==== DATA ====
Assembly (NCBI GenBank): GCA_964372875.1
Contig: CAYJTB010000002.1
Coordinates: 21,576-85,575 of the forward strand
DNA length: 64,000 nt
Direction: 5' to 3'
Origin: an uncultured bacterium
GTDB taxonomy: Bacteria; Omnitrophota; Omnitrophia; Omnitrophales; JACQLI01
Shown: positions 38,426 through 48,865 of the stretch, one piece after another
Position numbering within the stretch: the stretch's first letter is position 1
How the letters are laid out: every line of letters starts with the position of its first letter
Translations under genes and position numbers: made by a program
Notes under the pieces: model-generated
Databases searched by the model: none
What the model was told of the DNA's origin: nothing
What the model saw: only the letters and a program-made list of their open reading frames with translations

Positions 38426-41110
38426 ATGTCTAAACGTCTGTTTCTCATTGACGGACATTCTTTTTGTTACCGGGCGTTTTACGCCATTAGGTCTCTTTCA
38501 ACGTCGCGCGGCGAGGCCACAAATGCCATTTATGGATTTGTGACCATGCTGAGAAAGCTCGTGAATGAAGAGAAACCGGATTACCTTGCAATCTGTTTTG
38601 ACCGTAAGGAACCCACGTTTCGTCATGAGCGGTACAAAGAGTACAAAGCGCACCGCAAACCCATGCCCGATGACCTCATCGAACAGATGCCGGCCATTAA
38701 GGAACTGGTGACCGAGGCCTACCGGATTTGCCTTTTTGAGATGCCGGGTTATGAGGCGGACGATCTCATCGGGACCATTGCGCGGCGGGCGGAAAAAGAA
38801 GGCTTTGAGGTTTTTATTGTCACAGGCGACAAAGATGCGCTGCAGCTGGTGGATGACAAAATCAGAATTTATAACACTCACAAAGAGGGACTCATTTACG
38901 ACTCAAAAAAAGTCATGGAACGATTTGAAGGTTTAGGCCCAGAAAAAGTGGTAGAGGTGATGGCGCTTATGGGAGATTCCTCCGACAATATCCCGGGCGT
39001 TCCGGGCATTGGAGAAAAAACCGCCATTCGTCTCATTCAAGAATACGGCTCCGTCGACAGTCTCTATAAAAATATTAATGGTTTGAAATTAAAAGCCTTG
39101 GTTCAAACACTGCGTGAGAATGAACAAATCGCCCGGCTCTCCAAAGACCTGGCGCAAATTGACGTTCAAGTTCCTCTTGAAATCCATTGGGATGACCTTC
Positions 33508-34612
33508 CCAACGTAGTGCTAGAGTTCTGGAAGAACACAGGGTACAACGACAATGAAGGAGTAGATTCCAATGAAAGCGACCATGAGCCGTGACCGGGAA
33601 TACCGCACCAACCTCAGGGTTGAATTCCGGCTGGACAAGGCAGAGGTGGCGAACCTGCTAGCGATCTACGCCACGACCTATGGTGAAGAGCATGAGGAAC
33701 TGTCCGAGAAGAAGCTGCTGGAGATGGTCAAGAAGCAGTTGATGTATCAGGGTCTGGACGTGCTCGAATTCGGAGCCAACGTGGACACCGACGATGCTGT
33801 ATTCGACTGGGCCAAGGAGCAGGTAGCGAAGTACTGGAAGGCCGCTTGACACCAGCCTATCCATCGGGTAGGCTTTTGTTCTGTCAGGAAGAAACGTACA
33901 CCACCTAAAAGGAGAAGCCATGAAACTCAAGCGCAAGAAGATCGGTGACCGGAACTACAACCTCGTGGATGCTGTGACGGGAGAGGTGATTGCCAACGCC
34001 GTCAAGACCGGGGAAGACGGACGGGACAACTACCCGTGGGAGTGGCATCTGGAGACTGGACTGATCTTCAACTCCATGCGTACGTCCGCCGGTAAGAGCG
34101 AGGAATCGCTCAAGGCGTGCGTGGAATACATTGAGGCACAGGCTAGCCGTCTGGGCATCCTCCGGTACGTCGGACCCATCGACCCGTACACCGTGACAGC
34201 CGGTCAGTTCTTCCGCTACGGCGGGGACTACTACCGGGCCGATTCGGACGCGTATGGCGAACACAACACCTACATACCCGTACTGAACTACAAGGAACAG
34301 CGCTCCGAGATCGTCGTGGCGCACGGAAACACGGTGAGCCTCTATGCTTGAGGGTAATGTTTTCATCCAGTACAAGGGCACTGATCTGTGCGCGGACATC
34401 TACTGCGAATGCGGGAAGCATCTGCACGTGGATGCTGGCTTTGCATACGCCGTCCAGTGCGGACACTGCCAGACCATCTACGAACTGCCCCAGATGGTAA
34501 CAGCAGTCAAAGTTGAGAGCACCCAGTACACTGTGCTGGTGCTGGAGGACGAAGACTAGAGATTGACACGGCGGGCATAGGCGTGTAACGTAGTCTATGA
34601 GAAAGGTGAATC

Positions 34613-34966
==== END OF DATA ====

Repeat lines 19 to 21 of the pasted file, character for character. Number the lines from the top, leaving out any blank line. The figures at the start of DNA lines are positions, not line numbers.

38601 ACCGTAAGGAACCCACGTTTCGTCATGAGCGGTACAAAGAGTACAAAGCGCACCGCAAACCCATGCCCGATGACCTCATCGAACAGATGCCGGCCATTAA
38701 GGAACTGGTGACCGAGGCCTACCGGATTTGCCTTTTTGAGATGCCGGGTTATGAGGCGGACGATCTCATCGGGACCATTGCGCGGCGGGCGGAAAAAGAA
38801 GGCTTTGAGGTTTTTATTGTCACAGGCGACAAAGATGCGCTGCAGCTGGTGGATGACAAAATCAGAATTTATAACACTCACAAAGAGGGACTCATTTACG